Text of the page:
Under Pierre, the Fifth Circuit’s application of de novo review was unique: it would review legal interpretations by the ERISA plan administrator de novo, but it would only review factual determinations on an abuse of discretion. This is no longer the law. Though the district court in Ariana M. v. Humana determined that the plan administrator did not abuse its discretion in denying benefits to our client, the judgment of the en banc Fifth Circuit Court (which vacated and remanded the case for further proceedings) requires that the plan administrator’s determination now be evaluated de novo on both factual and legal grounds, giving our client an opportunity to have the wrongful denial of her benefits fairly evaluated. So how did we get here?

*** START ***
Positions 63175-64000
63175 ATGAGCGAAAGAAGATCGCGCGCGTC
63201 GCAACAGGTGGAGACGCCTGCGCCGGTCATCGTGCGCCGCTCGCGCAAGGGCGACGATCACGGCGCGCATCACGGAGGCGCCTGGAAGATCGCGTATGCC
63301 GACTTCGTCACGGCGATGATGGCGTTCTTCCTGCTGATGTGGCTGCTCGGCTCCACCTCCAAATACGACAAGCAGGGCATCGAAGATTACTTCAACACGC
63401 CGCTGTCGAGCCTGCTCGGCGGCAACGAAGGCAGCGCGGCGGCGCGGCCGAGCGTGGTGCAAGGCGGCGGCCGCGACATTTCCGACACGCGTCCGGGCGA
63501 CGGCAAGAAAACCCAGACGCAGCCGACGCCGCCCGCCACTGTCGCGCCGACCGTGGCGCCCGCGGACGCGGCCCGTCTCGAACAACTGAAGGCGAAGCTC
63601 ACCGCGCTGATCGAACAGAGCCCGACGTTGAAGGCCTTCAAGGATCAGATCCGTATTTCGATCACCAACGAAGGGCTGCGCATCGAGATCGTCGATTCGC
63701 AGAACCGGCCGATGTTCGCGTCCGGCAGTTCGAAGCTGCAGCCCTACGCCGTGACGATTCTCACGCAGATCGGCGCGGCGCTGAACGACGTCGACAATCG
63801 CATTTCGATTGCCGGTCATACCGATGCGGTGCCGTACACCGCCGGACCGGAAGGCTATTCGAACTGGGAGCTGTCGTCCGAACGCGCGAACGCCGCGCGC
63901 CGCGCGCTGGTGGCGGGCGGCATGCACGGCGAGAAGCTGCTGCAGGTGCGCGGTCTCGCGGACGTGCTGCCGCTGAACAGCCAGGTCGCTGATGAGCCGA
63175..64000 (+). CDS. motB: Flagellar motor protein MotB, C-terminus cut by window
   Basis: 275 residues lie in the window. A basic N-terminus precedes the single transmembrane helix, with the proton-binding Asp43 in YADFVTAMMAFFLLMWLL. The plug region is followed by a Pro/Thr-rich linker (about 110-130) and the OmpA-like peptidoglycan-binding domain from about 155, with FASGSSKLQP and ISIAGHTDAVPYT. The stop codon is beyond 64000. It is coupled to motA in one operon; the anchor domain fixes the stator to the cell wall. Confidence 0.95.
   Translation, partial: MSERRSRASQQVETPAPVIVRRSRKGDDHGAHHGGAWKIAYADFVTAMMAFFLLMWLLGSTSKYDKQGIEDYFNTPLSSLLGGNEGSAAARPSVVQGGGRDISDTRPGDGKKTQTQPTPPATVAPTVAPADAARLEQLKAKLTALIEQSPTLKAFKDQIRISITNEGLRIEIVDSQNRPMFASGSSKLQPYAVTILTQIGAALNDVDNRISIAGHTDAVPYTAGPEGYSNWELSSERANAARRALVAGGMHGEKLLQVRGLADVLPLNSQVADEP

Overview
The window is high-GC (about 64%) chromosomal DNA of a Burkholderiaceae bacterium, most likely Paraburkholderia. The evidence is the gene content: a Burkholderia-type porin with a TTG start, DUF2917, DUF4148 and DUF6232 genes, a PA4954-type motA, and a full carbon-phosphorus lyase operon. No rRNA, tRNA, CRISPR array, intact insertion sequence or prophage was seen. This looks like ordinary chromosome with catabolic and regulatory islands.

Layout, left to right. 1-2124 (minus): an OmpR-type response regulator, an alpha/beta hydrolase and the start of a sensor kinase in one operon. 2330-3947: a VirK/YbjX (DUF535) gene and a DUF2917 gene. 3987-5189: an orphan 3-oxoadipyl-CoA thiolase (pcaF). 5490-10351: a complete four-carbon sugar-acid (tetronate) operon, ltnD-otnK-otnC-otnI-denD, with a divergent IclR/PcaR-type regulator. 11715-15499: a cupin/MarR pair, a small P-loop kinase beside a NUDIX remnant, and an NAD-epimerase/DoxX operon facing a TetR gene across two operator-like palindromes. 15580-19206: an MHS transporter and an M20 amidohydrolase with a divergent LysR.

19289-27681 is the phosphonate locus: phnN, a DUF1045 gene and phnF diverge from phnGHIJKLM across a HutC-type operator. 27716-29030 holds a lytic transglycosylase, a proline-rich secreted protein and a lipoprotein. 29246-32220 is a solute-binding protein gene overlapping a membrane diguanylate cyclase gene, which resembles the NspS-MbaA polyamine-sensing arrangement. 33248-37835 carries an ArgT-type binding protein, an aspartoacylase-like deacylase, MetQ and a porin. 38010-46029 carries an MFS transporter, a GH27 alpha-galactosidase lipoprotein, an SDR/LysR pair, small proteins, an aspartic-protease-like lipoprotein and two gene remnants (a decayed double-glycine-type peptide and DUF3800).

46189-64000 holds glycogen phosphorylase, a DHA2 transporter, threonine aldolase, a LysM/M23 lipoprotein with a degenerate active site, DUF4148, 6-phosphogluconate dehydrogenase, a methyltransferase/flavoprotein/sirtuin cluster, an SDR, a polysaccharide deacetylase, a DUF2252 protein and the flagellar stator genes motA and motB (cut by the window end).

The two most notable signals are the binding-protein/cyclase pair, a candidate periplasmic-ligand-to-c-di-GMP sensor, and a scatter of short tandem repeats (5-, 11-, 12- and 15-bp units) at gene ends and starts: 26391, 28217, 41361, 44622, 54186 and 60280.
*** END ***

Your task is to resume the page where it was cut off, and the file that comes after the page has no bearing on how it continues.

As the only Circuit Court that continued to apply the abuse of discretion standard of review to factual determinations made by an ERISA plan administrator in denial of benefits cases, the Fifth Circuit spent decades in isolation from the developments occurring in the other Circuit Courts. In the ERISA context, this inconsistency was deemed untenable by the en banc Fifth Circuit Court, as it conflicted substantially with the interest of ERISA in promoting uniformity across jurisdictions. Under this regime, where the Fifth Circuit deferred to the Pierre abuse of discretion standard in evaluating ERISA denial of benefits, plan participants were subject to substantially different consequences than if had they resided in the jurisdiction of another Circuit Court.